South Asia Security Trends April 2007: Brinkmanship


The ides of March crossed many areas of South Asia during the month under review. Sri Lanka continued to be marred by fratricidal violence as Government forces wage a relentless war of attrition in the East while the LTTE has returned with a vengeance unveiling a new weapon in its armoury, an Air Wing.

Peace is many months away as over 150,000 people are rendered homeless in Eastern Sri Lanka and the fate of millions hangs in the balance as the campaign progresses northwards. A fresh, ear to the ground perspective is provided by Col (Retd) R Hariharan writing on trends in the Island.

The emergency clamp down in Bangladesh was extended to bring over 160 political and other prominent personalities to book, including Mr Tarique Rehman, son of former Prime Minister Begum Khaleda Zia. The hanging of terrorists accused of the 2005 blasts including Bangla Bhai should send a clear signal of resolve of the Caretaker Administration to inimical elements in the state.

Indo Bangla relations are already looking up. The possible scenarios in Bangladesh have been covered in detail in this issue.

After much political brinkmanship, the grand old man of Nepal, Mr G P Koirala took the oath as Prime Minister as the Interim Government took office with six ministers from the Maoist fold in tow. There is much work cut out ahead as elections have been scheduled in June, merely three months away, as the Madhesi agitation rocks the Terai and economy moves in jerks, the perils of power should be soon evident to the new government.

Bhutan also moved towards democracy after two political parties were formed and a new Indo Bhutan treaty meeting Thimpu’s aspirations came into effect.

Pakistan remained on the brink of militancy as well as political crisis throughout the month. Removal of Chief Justice of the Supreme Court on charges of corruption and nepotism led to an uproar in the judiciary as well as the media. The ham handed approach of the state in dealing with the crisis saw police charging into offices of Geo TV, Pakistan’s symbol of media freedom. A major confrontation was avoided by a personal apology by President Musharraf and some deft political manoeuvring as the Government rode out the crisis. The Western FATA area witnessed a major clash between Uzbek militias linked to Al Qaeda and tribal fighters in South Waziristan as the government once again made a peace deal with the tribes in Bajaur agency.

Pakistan’s strategy of alternating between peace and controlled operations receives extensive coverage in this issue. Afghanistan on the other hand was relatively calm due to a combination of factors of intense operations by NATO forces, Taliban’s preoccupation in FATA and the lucrative poppy season. Suicide terror, kidnapping and extortion are however assuming alarming proportions.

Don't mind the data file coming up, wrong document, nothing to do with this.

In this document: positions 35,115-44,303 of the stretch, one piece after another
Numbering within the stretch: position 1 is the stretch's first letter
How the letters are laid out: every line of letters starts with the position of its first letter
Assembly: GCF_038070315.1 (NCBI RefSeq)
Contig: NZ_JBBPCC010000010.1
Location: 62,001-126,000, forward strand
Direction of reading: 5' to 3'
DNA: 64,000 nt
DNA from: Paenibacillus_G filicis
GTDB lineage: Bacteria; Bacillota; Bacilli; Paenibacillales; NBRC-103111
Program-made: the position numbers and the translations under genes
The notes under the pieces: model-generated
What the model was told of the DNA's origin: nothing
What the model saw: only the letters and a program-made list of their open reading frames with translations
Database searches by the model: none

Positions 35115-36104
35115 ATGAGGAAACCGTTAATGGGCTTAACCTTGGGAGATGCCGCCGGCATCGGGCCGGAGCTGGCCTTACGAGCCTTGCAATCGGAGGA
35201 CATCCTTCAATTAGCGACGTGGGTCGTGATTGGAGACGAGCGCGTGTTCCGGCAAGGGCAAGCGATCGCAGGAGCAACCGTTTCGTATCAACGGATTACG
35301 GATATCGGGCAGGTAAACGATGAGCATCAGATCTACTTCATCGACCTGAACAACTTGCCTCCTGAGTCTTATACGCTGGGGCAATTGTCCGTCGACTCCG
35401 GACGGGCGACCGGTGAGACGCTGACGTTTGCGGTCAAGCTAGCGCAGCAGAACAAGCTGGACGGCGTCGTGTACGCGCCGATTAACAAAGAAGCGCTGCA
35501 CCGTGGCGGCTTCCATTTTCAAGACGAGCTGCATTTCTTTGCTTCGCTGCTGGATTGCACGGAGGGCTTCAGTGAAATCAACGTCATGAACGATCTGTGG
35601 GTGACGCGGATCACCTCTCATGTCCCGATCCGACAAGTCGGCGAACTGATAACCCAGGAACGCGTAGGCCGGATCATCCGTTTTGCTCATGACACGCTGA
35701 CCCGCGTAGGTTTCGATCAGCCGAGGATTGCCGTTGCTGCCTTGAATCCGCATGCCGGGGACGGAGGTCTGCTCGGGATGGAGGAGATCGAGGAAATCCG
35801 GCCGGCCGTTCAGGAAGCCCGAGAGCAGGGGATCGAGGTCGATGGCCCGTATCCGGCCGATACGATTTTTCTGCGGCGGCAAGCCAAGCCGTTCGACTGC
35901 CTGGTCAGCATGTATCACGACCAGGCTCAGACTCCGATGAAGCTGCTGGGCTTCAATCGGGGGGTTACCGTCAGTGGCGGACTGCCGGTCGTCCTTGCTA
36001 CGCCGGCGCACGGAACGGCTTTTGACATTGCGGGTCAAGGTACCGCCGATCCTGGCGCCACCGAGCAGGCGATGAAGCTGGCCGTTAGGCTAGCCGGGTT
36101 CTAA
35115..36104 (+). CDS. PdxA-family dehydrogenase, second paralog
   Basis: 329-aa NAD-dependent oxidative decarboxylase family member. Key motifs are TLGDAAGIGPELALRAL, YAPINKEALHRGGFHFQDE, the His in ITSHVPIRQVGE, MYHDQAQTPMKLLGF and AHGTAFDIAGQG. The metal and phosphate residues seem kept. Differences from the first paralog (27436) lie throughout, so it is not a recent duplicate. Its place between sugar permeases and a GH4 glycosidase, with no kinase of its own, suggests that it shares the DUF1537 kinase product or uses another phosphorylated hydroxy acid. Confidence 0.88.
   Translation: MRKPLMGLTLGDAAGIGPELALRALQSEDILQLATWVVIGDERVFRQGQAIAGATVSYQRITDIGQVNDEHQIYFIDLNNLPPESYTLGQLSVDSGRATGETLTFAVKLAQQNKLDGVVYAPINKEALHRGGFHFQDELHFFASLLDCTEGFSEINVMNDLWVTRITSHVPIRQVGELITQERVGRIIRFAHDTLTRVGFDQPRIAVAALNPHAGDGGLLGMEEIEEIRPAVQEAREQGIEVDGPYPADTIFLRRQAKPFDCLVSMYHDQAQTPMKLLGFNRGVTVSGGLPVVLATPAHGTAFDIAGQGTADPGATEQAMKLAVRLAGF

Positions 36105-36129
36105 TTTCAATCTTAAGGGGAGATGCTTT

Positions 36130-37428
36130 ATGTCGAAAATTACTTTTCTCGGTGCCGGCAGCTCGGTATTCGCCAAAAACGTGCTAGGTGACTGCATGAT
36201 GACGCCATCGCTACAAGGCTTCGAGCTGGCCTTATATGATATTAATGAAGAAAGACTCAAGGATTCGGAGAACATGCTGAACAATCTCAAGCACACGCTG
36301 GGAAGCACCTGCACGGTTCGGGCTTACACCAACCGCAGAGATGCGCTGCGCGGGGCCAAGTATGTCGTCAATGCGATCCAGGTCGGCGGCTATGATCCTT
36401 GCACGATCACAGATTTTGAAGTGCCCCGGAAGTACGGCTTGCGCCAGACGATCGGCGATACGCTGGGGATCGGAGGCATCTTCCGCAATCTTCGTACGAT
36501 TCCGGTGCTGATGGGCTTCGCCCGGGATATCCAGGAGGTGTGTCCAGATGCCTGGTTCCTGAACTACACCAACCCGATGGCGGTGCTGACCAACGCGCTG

India too saw a spurt of violence in Naxal affected states of Chattisgarh and Jharkhand as a key Member of Parliament was shot dead by the Maoists and over 55 policemen killed in a midnight attack by a large group of militants in Rani Bodli. Bihar too saw a return of the Maoists after a long time, denoting unfolding of the Maoist strategy outlined in the 9th Congress.

In the North East, the ULFA continued its battle for political and military relevance in Assam. The NSCN factions were involved in internecine clashes while Manipur settled down after a hectic period of electioneering.

The DRDO came for special scrutiny during the month and a detailed review has been undertaken while India’s defence preparedness in other spheres continues apace. The SAARC summit in New Delhi will be in focus on 3 and 4 April with terrorism forming a key part of the agenda

China’s Prime Minister denoted a new vision extending over 100 years while extensive plans for development of strategic technologies and new confidence in the PLA Navy indicated the mood of the nation. The United States continued to suffer from the high wages of conflict in Iraq as surge operations have yet to demonstrate results while Congress is pressuring the Administration to fix a withdrawal date in 2008.

Britain felt the heat of stand off with Iran as 15 sailors were apprehended by the Revolutionary Guard in disputed waters of the Shaat el Arab. Somalia saw a return to guerrilla warfare even as African Union troops were being deployed to take control from Ethiopian forces. Japan inked a new agreement of security cooperation with Australia as both nations looked beyond bitter memories of the Second World War.

Much needs to be done in April, to make the World and particularly South Asia a safer place.

Rahul K. Bhonsle is a Strategic Risk and Knowledge Management Consultant and writer with specific focus on defence and security, especially in South Asia.